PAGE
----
Queen's University has been given more than £1 million to help it turn innovations into business reality.
The Government's economic generation agency, Invest Northern Ireland, has provided the £1.3 million from its Higher Education Innovation Fund which aims to raise productivity and deliver economic growth.
The cash will fund commercialisation of research, marketing and sales support for spin out companies as well as support for companies in the digital, engineering, environmental research and plastics sectors.
Part of the funding will go through the Invest NI Enterprise Fellowship Scheme to allow academic staff to "buy out" time from teaching and administration to allow them to focus on commercialising their research and establish new business ventures.
Since 1984 Queen's has created more than 50 spin out companies.
Funding has also been given to the Northern Ireland Technology Centre to deliver a digital engineering project.
Pilot projects with nine companies will form the basis for a wider promotional campaign highlighting the benefits of digital engineering to the Northern Ireland manufacturing industry.
The plastics industry is set to benefit from funding for the Polymer Processing Competence Centre - using it to increase its efforts to encourage the local plastics sector to develop new products in areas including medical devices, biodegradable plastics and recycling.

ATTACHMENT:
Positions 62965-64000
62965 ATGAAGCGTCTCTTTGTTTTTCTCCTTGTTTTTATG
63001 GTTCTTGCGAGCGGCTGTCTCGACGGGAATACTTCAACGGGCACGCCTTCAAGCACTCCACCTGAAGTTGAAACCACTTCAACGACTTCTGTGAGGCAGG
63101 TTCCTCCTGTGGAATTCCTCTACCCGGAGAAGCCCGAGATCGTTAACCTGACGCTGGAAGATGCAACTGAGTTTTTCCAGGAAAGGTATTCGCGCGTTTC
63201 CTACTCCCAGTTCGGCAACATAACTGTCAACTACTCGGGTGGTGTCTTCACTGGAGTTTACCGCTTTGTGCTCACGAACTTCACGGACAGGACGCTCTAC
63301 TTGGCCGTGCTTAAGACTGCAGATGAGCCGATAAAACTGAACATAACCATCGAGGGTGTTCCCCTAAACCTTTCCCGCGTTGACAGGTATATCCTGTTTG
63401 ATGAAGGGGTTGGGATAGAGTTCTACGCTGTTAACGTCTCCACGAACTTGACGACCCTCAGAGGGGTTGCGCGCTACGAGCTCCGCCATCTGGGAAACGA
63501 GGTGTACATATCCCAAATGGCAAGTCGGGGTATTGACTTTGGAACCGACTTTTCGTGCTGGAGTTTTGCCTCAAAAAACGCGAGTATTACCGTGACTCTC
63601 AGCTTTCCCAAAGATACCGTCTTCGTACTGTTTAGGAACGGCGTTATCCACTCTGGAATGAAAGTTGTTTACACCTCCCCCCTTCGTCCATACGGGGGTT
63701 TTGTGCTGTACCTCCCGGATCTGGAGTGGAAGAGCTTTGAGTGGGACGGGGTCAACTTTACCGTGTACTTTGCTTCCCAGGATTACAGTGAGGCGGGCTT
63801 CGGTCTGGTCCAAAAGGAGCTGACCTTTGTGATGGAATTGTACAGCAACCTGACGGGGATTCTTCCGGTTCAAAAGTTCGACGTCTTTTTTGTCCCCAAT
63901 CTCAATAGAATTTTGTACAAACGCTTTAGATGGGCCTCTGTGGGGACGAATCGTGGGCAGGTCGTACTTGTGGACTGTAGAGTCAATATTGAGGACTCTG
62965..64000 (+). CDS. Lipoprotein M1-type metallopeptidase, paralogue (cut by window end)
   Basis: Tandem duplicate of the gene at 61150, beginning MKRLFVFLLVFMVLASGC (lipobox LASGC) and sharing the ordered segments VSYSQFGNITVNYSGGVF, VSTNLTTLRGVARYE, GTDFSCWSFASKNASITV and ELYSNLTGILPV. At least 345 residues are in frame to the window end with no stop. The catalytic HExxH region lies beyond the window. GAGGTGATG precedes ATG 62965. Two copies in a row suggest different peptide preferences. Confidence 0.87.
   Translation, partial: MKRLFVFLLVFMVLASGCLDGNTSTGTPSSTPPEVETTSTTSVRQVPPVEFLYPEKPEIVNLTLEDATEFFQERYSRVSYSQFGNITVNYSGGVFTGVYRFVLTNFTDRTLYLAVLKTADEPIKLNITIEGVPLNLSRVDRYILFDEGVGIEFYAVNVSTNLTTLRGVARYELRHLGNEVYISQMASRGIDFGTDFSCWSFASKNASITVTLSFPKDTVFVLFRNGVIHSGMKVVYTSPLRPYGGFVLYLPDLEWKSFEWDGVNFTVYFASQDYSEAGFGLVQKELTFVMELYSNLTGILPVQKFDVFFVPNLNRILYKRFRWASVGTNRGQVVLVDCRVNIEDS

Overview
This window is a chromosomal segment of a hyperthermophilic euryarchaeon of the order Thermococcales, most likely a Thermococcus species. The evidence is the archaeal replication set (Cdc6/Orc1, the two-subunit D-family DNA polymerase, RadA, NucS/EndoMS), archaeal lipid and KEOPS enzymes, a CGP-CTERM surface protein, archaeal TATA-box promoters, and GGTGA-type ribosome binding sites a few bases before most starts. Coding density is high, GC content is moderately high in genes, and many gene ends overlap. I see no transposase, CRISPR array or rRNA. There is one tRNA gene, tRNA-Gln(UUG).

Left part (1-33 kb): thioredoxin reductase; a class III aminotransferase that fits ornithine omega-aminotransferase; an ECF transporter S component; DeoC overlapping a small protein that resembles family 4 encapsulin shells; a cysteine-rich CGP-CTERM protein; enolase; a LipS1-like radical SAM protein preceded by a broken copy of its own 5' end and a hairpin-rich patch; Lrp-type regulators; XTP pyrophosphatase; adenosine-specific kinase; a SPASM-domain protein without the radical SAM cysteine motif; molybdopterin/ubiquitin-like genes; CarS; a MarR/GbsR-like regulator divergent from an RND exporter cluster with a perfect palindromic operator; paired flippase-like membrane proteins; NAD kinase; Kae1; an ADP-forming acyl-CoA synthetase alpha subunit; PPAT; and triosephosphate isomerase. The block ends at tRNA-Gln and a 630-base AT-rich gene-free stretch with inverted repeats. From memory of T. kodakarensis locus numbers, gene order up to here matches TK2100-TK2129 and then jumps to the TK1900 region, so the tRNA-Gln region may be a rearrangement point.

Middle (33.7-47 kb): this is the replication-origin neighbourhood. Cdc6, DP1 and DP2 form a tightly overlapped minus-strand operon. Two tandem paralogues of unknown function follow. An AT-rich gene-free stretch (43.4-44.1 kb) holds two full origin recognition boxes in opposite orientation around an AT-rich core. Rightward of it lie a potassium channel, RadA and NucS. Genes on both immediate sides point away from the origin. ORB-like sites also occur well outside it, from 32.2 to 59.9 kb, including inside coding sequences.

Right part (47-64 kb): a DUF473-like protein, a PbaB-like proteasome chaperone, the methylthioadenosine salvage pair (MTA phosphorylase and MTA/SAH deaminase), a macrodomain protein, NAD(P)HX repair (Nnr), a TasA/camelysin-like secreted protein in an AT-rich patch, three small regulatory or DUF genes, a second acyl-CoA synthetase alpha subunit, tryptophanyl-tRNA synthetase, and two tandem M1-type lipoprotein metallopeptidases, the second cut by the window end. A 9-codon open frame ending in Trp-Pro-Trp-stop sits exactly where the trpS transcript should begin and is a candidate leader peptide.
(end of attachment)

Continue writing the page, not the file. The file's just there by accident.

Other environmental benefits are set to follow with funding for a programme through which 20 small to medium sized companies will benefit from a three year link up with the Questor Centre - Europe's only industry/university cooperative environmental research centre.
University vice-chancellor Professor Peter Gregson said: "We wholeheartedly commend Invest NI on its commitment to support the creation and growth of Northern Ireland companies through the funding of these exciting projects.
"Queen's, in turn, commits to effectively applying its wide range of technological knowledge and expertise to ensure successful project outcomes."
Tracy Meharg, MD of innovation and capability development at Invest NI, said the agency was committing an increasing proportion of its resources to investments which sought to commercialise intellectual property from public and private research bases in Northern Ireland.
"Universities have an essential role to play in this and in the overall development of the local economy," she said.
"These projects will increase QUB's capability to continue to respond to the needs of Northern Ireland business and assist them to develop and exploit product and service innovations."